Flute casts are useful indicators that are common in sedimentary rocks. Here "flute" refers to the groove shape we see carved on marble columns. Moving water erodes flute marks into soft mud, but flute marks (as opposed to flute casts) are seldom preserved because the mud becomes shale, which is usually soft. A little of the gray shale is visible at the right edge of this exposure, which is at Bulgan Uul in Mongolia. After the flute marks are carved, they are filled with fresh sediment that tends to be coarser grained than the mud beneath. The resulting rock creates casts of the flute marks, hence flute casts. Flute casts are therefore a type of sole mark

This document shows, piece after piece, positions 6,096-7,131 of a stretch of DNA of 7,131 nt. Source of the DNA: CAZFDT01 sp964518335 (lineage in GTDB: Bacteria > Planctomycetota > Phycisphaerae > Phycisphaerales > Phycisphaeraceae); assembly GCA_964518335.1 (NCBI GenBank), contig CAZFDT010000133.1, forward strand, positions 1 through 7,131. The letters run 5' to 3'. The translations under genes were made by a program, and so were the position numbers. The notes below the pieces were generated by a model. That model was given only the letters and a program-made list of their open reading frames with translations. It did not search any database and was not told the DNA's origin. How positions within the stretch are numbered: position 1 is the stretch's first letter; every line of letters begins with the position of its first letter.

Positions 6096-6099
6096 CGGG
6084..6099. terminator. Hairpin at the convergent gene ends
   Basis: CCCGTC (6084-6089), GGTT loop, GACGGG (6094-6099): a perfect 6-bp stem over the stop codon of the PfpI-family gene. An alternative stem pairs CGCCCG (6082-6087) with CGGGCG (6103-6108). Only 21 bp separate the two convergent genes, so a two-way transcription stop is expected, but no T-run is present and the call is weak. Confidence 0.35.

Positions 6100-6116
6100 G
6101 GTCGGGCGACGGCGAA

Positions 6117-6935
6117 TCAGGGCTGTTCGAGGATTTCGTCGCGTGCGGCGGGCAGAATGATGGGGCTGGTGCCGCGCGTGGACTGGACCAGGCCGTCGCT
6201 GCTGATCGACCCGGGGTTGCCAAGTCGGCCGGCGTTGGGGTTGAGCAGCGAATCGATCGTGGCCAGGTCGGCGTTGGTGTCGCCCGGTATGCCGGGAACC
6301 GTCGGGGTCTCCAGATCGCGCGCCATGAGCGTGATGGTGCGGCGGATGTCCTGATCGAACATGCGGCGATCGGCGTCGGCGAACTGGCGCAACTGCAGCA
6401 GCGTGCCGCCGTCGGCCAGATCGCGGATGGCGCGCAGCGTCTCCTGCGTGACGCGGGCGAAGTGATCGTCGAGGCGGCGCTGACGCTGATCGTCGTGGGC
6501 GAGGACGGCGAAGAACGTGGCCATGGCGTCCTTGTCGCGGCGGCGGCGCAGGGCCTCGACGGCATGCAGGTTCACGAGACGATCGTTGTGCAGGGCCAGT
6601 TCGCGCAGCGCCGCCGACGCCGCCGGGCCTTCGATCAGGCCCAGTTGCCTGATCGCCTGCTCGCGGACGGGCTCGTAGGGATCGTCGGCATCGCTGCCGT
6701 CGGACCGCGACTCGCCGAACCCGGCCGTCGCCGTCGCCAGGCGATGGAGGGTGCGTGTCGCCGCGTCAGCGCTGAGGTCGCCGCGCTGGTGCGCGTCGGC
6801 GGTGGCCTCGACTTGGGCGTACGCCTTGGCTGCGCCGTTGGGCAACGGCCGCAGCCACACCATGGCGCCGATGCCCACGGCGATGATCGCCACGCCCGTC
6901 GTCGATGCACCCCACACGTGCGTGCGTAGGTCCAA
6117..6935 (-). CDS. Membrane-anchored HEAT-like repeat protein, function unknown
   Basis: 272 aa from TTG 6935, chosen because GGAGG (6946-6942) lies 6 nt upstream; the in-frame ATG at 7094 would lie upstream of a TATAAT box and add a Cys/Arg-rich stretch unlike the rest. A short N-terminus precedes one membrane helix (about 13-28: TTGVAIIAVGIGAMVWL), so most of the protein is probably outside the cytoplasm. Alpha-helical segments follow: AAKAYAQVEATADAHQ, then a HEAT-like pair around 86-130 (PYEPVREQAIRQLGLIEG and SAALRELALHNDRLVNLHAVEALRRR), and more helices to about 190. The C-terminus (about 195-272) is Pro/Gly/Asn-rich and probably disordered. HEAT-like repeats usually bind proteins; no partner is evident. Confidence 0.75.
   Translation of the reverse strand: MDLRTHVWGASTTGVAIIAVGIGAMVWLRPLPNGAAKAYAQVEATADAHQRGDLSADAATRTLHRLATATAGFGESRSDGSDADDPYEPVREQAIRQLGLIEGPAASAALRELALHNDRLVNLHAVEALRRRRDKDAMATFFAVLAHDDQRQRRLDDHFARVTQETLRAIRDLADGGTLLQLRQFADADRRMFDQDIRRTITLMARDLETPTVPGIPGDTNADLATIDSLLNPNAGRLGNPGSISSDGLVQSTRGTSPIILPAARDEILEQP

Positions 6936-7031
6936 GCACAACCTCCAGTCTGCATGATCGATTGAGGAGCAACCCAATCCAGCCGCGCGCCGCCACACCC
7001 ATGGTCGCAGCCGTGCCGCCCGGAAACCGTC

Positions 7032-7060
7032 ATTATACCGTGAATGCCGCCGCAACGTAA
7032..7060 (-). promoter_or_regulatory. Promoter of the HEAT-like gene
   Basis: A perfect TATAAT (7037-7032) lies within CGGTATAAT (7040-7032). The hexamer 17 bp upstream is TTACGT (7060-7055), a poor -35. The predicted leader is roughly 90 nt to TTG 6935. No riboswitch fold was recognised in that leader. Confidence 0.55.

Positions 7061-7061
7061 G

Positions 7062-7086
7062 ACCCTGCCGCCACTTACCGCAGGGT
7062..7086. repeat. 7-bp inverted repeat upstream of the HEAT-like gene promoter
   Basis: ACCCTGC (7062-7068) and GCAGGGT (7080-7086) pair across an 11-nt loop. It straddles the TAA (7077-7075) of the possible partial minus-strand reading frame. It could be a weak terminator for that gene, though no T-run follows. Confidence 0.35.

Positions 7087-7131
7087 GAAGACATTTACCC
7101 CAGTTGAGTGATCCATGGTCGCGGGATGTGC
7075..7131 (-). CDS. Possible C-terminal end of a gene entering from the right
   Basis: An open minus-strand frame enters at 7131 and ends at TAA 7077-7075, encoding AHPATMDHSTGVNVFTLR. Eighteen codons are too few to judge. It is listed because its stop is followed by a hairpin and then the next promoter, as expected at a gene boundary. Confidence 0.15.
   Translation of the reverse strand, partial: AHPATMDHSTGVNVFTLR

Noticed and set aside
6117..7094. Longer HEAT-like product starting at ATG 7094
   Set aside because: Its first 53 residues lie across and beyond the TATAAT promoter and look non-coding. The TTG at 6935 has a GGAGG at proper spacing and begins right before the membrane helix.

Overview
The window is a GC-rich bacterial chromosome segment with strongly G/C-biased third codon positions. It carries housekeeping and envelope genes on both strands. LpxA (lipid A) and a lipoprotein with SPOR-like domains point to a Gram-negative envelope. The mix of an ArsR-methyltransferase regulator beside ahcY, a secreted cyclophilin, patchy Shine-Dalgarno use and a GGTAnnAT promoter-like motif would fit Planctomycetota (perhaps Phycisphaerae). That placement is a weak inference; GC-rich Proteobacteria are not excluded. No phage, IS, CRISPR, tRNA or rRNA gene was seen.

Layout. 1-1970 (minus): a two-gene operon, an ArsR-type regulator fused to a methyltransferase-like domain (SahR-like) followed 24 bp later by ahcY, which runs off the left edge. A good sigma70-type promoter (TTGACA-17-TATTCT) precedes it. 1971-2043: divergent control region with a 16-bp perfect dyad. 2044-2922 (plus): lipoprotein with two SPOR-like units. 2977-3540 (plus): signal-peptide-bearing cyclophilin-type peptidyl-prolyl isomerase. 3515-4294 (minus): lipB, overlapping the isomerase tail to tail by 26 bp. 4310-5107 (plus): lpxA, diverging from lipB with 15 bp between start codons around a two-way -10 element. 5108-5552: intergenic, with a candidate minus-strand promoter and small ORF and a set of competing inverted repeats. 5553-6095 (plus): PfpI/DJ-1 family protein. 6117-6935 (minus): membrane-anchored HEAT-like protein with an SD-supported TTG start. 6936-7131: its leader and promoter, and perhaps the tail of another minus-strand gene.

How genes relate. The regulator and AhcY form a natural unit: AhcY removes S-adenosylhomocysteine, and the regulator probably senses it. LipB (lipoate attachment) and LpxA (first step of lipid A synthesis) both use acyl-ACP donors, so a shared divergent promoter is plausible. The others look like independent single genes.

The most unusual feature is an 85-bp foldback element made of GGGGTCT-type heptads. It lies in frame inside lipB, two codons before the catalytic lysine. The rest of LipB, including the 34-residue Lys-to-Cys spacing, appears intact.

indicating the bottom side of a sedimentary bed, a useful thing to know where rocks are strongly tilted.
Flute marks tend to be blunt and deepest on their upcurrent end, meaning that flute casts are highest at the upstream endthree of these are visible in the upper center. They indicate that the current carving the flutes moved from left to right. Sharper, less organized marks tend to be made by dragging pebbles and are called tool marks; deeper and longer marks may be called gutter casts or even channel casts.